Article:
Grammar and syntax, form and function:  Remember the phrase, “The Human Genome”?  It sounds almost quaint in hindsight.  Not much more than a decade ago, scientists thought mapping the DNA letters would help us understand health, disease, and human evolution.  The new term, according to Science Daily, is The Functional Genome – beyond mere base-pairing.  Starting with the mouse genome, scientists are trying to understand the paragraphs and superstructure within the genetic code, a language above the code itself.  So far, they figure they only understand 11% of the mouse functional genome.  Non-coding “cis-regulatory elements,” for instance (once considered junk), regulate adjacent DNA, the article explained.

Popularly dubbed “the book of life,” the human genome is extraordinarily difficult to read. But without full knowledge of its grammar and syntax, the genome’s 2.9 billion base-pairs of adenine and thymine, cytosine and guanine provide limited insights into humanity’s underlying genetics….

As expected, the researchers identified different sequences that promote or start gene activity, enhance its activity and define where it occurs in the body during development. More surprising, said Ren, was that the structural organization of the cis-regulatory elements are grouped into discrete clusters corresponding to spatial domains. “It’s a case of form following function,” he said. “It makes sense.”

Good interference creates epigenetic memory:  Why would some RNA transcripts interfere with others?  It’s all part of a regulatory dance, scientists are finding out.  Now, a new role for RNA interference (RNAi) was announced on PhysOrg: recognizing and silencing foreign DNA, such as strands introduced by viruses.  It’s heritable, too:  “Once identified, an ‘epigenetic memory’ of the foreign DNA fragments is created and can be passed on from one generation to the next, permanently silencing the gene.”  This has an eerie echo of Lamarckian “inheritance of acquired characteristics.”

Once the DNA is identified as foreign and silenced, an epigenetic memory is created that silences the foreign gene from one generation to the next. While the inheritance of this memory requires further exploration, the authors showed that successive generations of C. elegans are unable to express the foreign DNA even if the corresponding piRNA is absent.

A vaster landscape:  Geneticists used to speak of the “genetic landscape” but now there’s a vaster field: the “epigenetic landscape.”  James Ferrell discussed this concept in his review, “Bistability, Bifurcations, and Waddington’s Epigenetic Landscape” in Current Biology (Volume 22, Issue 11, R458-R466, 5 June 2012), saying, “Waddington’s epigenetic landscape is probably the most famous and most powerful metaphor in developmental biology.”  His rather lengthy review did not contain any of the following words: Darwin, phylogeny, evolution.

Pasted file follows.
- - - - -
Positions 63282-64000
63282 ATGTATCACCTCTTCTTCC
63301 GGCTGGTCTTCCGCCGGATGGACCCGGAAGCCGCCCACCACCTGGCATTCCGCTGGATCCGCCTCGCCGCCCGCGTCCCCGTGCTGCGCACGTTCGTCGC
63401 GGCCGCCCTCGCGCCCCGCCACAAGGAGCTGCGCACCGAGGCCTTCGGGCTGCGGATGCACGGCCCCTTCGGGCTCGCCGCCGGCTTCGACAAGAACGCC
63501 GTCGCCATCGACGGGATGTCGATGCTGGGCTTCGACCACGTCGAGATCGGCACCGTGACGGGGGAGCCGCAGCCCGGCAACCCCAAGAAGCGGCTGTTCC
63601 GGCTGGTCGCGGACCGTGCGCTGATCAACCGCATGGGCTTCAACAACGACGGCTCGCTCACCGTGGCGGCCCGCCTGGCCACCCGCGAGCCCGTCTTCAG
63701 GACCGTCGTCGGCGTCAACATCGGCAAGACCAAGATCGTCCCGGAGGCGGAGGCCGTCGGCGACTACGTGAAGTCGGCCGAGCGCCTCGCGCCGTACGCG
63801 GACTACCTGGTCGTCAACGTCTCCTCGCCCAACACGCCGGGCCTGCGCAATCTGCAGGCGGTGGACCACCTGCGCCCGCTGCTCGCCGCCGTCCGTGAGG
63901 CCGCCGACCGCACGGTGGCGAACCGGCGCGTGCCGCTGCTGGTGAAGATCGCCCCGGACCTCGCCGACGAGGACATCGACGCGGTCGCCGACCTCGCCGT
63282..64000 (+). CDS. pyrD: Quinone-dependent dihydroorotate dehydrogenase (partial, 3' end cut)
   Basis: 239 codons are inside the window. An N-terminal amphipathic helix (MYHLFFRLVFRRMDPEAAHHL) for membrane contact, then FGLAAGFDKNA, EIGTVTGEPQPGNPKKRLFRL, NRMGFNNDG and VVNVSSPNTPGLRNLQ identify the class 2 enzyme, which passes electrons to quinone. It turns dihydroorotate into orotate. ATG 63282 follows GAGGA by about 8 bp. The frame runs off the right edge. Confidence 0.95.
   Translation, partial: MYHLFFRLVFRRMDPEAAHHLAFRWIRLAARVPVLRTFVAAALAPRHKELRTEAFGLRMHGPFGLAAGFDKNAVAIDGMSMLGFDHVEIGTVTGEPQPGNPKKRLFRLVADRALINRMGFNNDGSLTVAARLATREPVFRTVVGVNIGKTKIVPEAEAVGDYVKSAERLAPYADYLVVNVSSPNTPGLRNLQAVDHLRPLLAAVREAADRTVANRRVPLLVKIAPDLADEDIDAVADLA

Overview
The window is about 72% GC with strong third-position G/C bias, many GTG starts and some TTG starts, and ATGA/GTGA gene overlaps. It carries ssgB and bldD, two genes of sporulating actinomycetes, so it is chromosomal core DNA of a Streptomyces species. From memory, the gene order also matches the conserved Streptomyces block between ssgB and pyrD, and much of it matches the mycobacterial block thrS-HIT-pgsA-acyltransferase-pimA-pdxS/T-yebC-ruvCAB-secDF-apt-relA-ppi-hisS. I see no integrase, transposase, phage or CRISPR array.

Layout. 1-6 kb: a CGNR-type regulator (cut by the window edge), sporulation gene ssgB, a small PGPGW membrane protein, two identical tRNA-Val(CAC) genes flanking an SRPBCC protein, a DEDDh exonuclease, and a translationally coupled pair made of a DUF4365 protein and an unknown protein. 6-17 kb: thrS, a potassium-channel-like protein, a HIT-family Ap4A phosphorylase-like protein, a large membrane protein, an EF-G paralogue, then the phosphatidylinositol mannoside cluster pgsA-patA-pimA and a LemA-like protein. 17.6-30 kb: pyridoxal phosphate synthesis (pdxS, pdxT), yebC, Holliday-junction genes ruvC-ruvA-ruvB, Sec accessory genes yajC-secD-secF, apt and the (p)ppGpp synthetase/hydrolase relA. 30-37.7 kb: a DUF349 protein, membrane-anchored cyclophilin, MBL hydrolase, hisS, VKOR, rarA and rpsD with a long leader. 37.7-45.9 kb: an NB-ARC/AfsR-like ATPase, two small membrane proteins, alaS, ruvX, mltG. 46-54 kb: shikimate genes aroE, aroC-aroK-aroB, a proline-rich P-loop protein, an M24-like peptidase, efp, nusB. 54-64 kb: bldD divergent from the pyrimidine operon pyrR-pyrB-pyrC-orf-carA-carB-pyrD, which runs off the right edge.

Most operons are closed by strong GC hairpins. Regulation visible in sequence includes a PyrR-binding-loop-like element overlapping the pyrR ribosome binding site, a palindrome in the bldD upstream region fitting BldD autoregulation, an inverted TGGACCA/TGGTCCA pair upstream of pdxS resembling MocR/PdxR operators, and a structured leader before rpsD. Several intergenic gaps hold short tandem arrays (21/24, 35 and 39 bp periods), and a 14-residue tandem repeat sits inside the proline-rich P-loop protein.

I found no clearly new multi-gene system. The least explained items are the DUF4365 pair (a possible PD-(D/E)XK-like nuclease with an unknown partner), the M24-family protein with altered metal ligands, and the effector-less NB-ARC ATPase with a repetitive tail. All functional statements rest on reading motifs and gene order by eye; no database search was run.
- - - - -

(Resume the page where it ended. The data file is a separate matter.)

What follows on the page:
In the book The Mysterious Epigenome: What Lies Beyond DNA mentioned above, Woodward and Gills describe in verbal animation what it would be like to ride a sci-fi ship into the nucleus of a cell and watch gene regulation at work.  Their second-to-last chapter, “An Infinitely More Complex Genome,” is like a 4th of July Grand Finale – a rapid-fire series of new discoveries and possibilities that portend a golden age of research in the years ahead, described in vivid metaphors like air traffic control, overlapping messages, codes here there and everywhere, and functional treasure in the “junk”yard.

Two practical effects of the Epigenetic Revolution will be: (1) a realization that we are not slaves of our DNA, but that with healthy lifestyle changes, we can control the expression of genes (for instance, a vigorous workout at the gym makes observable effects on gene regulatory tags); (2) increasing pressure against Darwinism.  The realization is growing that there is far more functional information in the cell than neo-Darwinists ever imagined.  If the genetic code was a challenge to explain by undirected processes operating stepwise by natural selection, what will be the reaction to codes upon codes, master regulators of other regulators, and millions of molecules performing a living symphony?

Got irreducible complexity?  Here, Charlie.  Come and look what we brought you: a little gift for your ailing stomach.

Dr. Thomas Woodward,* a Christian theology professor, historian of science and president of the C. S. Lewis Society in Tampa, Florida, feels justifiably excited to see this vast new panorama of epigenetics as vindication par excellence for the Biblical world view.  Not only that, he and co-author Dr. James P. Gills, a world-renowned ophthalmologist and modern pioneer of cataract surgery, see that world view in light of these discoveries contributing to human health: a new way to cultivate a spirit of wellness.  This is not surprising, since Jesus said that a good tree produces good fruit (Matthew 7:17), and both ends of the Bible describe the Tree of Life that God planted.

Exercise: What kind of fruit has Darwin’s “tree of life” produced lately?  Here’s a few possibilities to get you started: storytelling in the name of science, the Stuff Happens law, atheism, moral relativism, pride, intellectual intolerance, eugenics, abortion, infanticide, “scientific” racism, tyranny, genocide.  Now read Matthew 7:15-20.